Remote Desktop Sharing with KRDC

If you happen to be the resident “geek” in your house, workplace, or school, you have probably used VNC. It allows you to remotely connect to another computer and even control it. When used for legitimate technical support, it is a useful tool for helping users who are not present in the same room, building, or even the same side of the world. There are also other uses to it outside of technical support. If a user disables the “control” feature, it can be used for instructional purposes.

KDE, being the complete desktop that it is, includes a desktop sharing application that allows both VNC and RDP connections to and from the user’s desktop. Setup is easy and painless. Just follow these steps:

Note: The “host” computer will receive the connections, and the “guest” computer will connect to the host and control/view it.

krfb main window

1. On the host computer, start Krfb. It can be found in the k-menu under Internet, Connectivity.

2. Click the “Configure…” button.

3. Choose whether you want your computer’s presence announced, and choose the desired listening port (the default is 5900).

4. In the security tab, make sure “Allow uninvited connections” is unchecked (unless the computer needs to be accessed when the user is not present).

5. If you want to allow the guest to control the desktop, check “Allow remote connections…

6. Click “OK”.

krdc personal invitation

Back in the Krfb main window:

1. Click “New Personal Invitation..

2. Copy down the host ip address, port, and password.

(The personal invitation will be valid for one hour from the time that you create it. You can also use “New Email Invitation…”, which will give the same type of invitation to the email addresses you specify).

3. Click “Close”.  (Notice that the Krfb icon appears in your system tray. Leave it there as long as you want to accept connections).

Now, the user on the guest computer must do the following:

KDE remote desktop client

1. Start Krdc.  It is found in the k-menu under Internet, Connectivity.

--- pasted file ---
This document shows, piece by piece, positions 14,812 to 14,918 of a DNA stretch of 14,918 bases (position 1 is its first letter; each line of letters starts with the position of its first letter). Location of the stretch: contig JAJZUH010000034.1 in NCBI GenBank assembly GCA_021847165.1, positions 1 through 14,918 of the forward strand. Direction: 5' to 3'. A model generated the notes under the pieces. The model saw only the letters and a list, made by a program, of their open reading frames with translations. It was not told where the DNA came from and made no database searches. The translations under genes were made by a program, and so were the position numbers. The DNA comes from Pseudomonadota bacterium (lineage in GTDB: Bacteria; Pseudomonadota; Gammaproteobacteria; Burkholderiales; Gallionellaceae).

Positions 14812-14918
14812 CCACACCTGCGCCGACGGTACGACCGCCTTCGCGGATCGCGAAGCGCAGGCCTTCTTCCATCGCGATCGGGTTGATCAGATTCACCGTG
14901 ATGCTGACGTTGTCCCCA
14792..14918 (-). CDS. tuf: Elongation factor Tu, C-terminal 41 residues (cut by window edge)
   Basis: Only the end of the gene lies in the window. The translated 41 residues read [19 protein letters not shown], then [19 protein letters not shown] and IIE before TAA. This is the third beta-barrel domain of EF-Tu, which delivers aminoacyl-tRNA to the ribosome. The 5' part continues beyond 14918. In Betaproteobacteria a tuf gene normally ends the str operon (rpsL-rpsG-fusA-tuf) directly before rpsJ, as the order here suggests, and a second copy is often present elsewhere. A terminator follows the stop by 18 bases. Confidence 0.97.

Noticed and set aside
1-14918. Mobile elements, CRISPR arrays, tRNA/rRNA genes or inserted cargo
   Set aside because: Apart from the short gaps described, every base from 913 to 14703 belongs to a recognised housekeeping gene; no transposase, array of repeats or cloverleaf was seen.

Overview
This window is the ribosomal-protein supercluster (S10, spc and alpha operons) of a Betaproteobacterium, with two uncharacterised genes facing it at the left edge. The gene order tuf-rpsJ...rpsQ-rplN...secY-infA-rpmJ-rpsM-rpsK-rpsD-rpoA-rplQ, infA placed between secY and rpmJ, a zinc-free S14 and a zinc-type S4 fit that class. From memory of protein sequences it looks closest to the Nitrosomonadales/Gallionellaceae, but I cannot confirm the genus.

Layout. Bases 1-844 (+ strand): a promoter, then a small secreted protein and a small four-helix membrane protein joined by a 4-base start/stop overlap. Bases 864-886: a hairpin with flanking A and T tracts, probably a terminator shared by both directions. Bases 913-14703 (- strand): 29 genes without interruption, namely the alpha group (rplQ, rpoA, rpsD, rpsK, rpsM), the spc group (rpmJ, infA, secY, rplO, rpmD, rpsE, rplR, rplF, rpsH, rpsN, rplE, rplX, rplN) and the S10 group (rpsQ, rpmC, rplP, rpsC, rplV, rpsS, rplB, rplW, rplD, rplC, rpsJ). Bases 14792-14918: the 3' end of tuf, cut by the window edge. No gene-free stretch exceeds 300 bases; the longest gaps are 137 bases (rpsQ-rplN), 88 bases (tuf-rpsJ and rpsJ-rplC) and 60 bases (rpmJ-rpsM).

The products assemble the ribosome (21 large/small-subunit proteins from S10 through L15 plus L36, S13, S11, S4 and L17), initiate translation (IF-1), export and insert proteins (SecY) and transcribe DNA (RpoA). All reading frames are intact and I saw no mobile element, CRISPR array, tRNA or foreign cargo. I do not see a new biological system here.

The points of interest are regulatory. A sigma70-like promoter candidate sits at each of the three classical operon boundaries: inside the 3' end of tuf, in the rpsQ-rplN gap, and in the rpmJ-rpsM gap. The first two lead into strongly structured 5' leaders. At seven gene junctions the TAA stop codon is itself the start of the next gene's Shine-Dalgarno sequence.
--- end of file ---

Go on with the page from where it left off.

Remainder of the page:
2. Next to “Connect to:” make sure “vnc” is selected, and enter the host address and port given to you in the invitation. (Example:

3. Press “Enter”, or click the connect button to the right of the text box.

Once connected, there are five control icons at the top that you might consider using.

krdc vnc connection

Full Screen makes the window full screen. A control bar will appear when you move your mouse to the top of the screen.

Screenshot takes a screenshot of the host computer and holds the picture in your clipboard. You can then paste it into a folder or an image editing program.

View Only will disables the “control” feature, which is useful if you need to spy (not that any of you would) or just want to observe.

Local Cursor will show you a mouse icon so that you can easily navigate through the user’s desktop.

Grab Keys will direct all keystrokes to the VNC window even if your mouse is focused elsewhere, so use with caution.

Scale will resize the VNC screen to fit within the window.

If you want to connect to the same location in the future, be sure to save a bookmark in the Bookmarks menu at the top. When you are finished with your remote setting, click Disconnect. Now you can remotely connect and control KDE computers, whether for business, education, or recreation. Use this new found power wisely.

One comment

  1. I have never used VNC, I just stick with 3rd party remote connection solutions. But, no matter the methodology, you are correct. These tools are invaluable for the resident geek. When the family needs tech support, or you are on the go and need access, these products are the best and only solution.

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